Thematic Divisions in Book 12
1. Exhumations of Bucer and Phagius along with Peter Martyr's Wife2. Pole's Visitation Articles for Kent3. Ten Martyrs Burnt at Canterbury4. The 'Bloody Commission'5. Twenty-two Prisoners from Colchester6. Five Burnt at Smithfield7. Stephen Gratwick and others8. Edmund Allen and other martyrs9. Alice Benden and other martyrs10. Examinations of Matthew Plaise11. Richard Woodman and nine other martyrs12. Ambrose13. Richard Lush14. Edmund Allen15. The Martyrdom of Simon Miller and Elizabeth Cooper16. Rose Allin and nine other Colchester Martyrs17. John Thurston18. George Eagles19. Richard Crashfield20. Fryer and George Eagles' sister21. Joyce Lewes22. Rafe Allerton and others23. Agnes Bongeor and Margaret Thurston24. John Kurde25. John Noyes26. Cicelye Ormes27. Persecution at Lichfield28. Persecution at Chichester29. Thomas Spurdance30. Hallingdale, Sparrow and Gibson31. John Rough and Margaret Mearing32. Cuthbert Simson33. William Nicholl34. Seaman, Carman and Hudson35. Three at Colchester36. A Royal Proclamation37. Roger Holland and other Islington martyrs38. Stephen Cotton and other martyrs39. Scourging of Thomas Hinshaw40. Scourging of John Milles41. Richard Yeoman42. John Alcocke43. Thomas Benbridge44. Four at St Edmondsbury45. Alexander Gouch and Alice Driver46. Three at Bury47. A Poor Woman of Exeter48. Priest's Wife of Exeter49. The Final Five Martyrs50. John Hunt and Richard White51. John Fetty52. Nicholas Burton53. John Fronton54. Another Martyrdom in Spain55. Baker and Burgate56. Burges and Hoker57. The Scourged: Introduction58. Richard Wilmot and Thomas Fairfax59. Thomas Greene60. Bartlett Greene and Cotton61. Steven Cotton's Letter62. James Harris63. Robert Williams64. Bonner's Beating of Boys65. A Beggar of Salisbury66. Providences: Introduction67. The Miraculously Preserved68. William Living69. Edward Grew70. William Browne71. Elizabeth Young72. Elizabeth Lawson73. Christenmas and Wattes74. John Glover75. Dabney76. Alexander Wimshurst77. Bosom's wife78. Lady Knevet79. Mistress Roberts80. Anne Lacy81. Crosman's wife82. Congregation at Stoke in Suffolk83. Congregation of London84. Edward Benet85. Jeffrey Hurst86. William Wood87. Simon Grinaeus88. The Duchess of Suffolk89. Thomas Horton 90. Thomas Sprat91. John Cornet92. Thomas Bryce93. Gertrude Crockhey94. William Mauldon95. Robert Horneby96. Mistress Sandes97. John Kempe98. Thomas Rose99. Complaint against the Ipswich Gospellers100. Tome 6 Life and Preservation of the Lady Elizabeth101. The Unprosperous Queen Mary102. Punishments of Persecutors103. Foreign Examples104. A Letter to Henry II of France105. The Death of Henry II and others106. Justice Nine-Holes107. John Whiteman108. Admonition to the Reader109. Hales' Oration110. Cautions to the Reader111. Snel112. Laremouth113. William Hunter's Letter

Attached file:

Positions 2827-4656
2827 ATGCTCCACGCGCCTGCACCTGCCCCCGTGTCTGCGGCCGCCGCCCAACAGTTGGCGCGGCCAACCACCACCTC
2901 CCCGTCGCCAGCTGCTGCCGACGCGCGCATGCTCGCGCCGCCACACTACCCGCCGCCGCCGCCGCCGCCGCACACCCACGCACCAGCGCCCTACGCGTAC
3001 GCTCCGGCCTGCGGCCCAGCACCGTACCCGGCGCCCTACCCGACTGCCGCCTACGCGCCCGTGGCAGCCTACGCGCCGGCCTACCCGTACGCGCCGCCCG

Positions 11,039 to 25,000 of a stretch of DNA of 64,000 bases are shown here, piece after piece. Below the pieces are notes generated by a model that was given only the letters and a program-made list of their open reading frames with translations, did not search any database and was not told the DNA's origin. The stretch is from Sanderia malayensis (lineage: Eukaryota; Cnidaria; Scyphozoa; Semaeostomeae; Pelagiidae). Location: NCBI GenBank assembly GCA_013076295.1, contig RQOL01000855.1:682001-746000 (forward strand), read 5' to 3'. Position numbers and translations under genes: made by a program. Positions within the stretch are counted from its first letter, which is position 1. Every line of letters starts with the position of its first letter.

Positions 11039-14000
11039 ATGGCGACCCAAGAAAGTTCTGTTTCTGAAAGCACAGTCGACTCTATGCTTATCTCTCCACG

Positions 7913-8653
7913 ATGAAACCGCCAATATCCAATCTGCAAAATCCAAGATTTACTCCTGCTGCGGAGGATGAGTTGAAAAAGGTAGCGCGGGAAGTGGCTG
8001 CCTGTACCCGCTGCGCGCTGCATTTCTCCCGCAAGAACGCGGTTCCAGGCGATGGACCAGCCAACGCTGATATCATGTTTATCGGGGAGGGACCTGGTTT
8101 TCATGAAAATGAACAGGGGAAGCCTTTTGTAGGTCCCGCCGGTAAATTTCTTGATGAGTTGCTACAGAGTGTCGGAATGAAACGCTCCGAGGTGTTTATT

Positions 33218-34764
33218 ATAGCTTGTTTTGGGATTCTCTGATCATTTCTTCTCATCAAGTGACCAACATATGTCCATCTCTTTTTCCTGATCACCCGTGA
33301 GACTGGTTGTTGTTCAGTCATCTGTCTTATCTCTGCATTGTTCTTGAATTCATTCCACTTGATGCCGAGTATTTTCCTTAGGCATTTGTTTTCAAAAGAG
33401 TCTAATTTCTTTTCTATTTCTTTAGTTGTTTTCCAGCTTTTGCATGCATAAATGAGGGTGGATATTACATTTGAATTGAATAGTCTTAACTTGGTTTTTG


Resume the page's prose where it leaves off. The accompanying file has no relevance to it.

Critical Apparatus for this Page
Latin/Greek TranslationsCommentary on the Text
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1978 [1951]

Q. Mary. Englishe Martyrs in Spayne. Confessours scourged for Religion.